Israel

Israel, the land and the people, belong to Beth Shalom and we belong to Israel. We will celebrate the beauty and accomplishments of that country, our homeland, and we will strengthen our connection to the land. Here, you will be able to find a way to connect to Judaism through the activities of Israel as we explore topics in the following areas:

  • Judaism in the Diaspora vs Judaism in Israel
  • Conservative Judaism in Israel
  • Trips to Israel
  • Israel and the Palestinians
  • Israeli History
  • Israeli Literature

Israel and Our Teachers  – in their words!

Julie Lewinter, Art Instructor, Early Learning Center

In 2016 Jennifer Slattery and I were fortunate enough to be selected to for a 10 day program in Israel to study the schools and ways that we can bring Israel and its traditions back into our classrooms here at the ELC. It almost felt like winning the lottery and proved that I was a worthy enough candidate and educator, and that my work was respected and admired in the Jewish Community. Ever since I was a child I had a creative mind, from drawing on things that I shouldn’t to having my heads in the clouds most of the day. I was always thinking about something artistic and how to beautify our world. Becoming a studio educator seemed like the right fit for me to pursue that dream and create an empire.

Our group became close knit and shared the bonds of sisterhood fast. We all discovered that regardless of our level of observance, we all were there for a reason and all had something in common. By collaborating with our peers and our love of educating children, our friendships became strong and our respect for one another boundless. The school system was structured as different as one could only imagine. The drop off times, the programming, the routine, and the scheduling were all something that could not be replicated here in the US.  State standards and accreditors would be maddened if they witnessed the items in Israeli classrooms. How they were handled, where they were stored, and the ages the children who used these tools would all be questionable in deciding whether or not to keep an institution like this open in our country.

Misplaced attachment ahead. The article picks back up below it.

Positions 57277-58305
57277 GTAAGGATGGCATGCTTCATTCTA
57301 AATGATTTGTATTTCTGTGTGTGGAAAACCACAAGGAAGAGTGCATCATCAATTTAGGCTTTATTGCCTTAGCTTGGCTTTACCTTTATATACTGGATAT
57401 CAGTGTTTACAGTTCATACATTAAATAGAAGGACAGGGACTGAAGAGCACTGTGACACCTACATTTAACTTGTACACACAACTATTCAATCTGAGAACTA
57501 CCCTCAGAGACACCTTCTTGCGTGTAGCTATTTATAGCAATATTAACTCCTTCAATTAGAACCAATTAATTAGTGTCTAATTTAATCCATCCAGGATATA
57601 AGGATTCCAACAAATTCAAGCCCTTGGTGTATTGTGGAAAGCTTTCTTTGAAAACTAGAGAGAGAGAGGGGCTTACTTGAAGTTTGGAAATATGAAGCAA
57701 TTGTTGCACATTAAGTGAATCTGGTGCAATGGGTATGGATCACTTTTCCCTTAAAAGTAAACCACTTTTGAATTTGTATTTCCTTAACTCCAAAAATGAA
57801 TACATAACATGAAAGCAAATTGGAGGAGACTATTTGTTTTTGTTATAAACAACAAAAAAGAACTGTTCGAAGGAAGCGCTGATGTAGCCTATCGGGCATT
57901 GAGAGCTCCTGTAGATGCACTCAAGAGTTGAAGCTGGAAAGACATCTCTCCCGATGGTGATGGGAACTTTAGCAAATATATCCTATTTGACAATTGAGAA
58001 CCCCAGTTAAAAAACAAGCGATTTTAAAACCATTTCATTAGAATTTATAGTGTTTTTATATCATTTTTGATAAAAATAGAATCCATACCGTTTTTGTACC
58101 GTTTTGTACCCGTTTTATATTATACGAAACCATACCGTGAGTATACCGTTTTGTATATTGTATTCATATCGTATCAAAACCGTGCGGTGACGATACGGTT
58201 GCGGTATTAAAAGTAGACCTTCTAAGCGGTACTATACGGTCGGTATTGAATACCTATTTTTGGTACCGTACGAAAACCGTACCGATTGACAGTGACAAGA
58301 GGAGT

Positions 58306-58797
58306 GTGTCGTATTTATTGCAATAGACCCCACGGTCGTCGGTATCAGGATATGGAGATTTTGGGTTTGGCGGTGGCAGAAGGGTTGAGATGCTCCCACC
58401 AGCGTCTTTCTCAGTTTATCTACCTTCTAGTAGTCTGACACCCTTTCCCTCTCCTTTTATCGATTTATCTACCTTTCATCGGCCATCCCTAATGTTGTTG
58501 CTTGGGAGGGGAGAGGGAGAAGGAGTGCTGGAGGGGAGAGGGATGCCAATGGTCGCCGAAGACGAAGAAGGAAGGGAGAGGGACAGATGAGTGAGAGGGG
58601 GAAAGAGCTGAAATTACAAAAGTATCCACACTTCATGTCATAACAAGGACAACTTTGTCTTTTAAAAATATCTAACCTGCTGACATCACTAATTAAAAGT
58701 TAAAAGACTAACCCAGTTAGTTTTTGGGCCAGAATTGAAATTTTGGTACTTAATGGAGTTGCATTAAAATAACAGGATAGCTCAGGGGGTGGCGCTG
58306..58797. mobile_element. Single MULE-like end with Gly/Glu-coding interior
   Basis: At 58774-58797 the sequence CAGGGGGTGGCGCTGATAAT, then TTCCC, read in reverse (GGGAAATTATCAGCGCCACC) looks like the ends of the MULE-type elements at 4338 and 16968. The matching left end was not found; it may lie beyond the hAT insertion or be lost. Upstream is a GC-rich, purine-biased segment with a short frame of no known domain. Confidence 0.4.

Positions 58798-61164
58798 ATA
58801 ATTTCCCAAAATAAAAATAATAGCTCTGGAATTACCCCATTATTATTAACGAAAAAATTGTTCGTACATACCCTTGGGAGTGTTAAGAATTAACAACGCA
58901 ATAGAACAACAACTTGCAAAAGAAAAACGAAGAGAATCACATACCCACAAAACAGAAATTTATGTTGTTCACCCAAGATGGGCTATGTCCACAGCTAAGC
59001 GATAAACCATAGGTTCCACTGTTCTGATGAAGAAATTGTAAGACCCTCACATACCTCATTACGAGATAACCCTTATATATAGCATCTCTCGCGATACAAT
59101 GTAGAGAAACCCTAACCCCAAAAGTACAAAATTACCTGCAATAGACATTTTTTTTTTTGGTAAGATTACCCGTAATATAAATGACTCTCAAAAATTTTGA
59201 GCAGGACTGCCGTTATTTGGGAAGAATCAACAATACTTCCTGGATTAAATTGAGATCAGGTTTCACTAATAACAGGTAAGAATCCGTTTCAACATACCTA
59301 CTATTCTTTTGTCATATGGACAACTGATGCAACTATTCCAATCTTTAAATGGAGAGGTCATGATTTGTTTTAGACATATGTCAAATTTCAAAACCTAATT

In Israel I discovered a freedom, the kind of freedom that I remembered growing up as a child in the 80s–the independence to play on a rusty swing set, use your parent’s tools and not the plastic kind, and to just be free to explore and learn from your mistakes. Classrooms used real items like saws and nails, hammers, old computers and office chairs. The choices available to these children assisted in them becoming more self-sufficient at a younger age and aided them in developing fine and gross motor skills better than what we could find in a toys store or an educational supply catalogue. Some of these concepts and ideas I brought back with me to include in The Valinsky Art Studio, such as a woodworking table with real tools, a station where children can make soaps and scrubs, and growing our own mint to make tea. The lack of restrictions in these classrooms added a mellowness and wisdom that cannot be matched here in the United States except in Reggio-inspired schools. Some people would question this being art, but to be an artist you must learn the ways of using real materials and mastering that skill. Art is truly the process until mastered and then later in life, the product.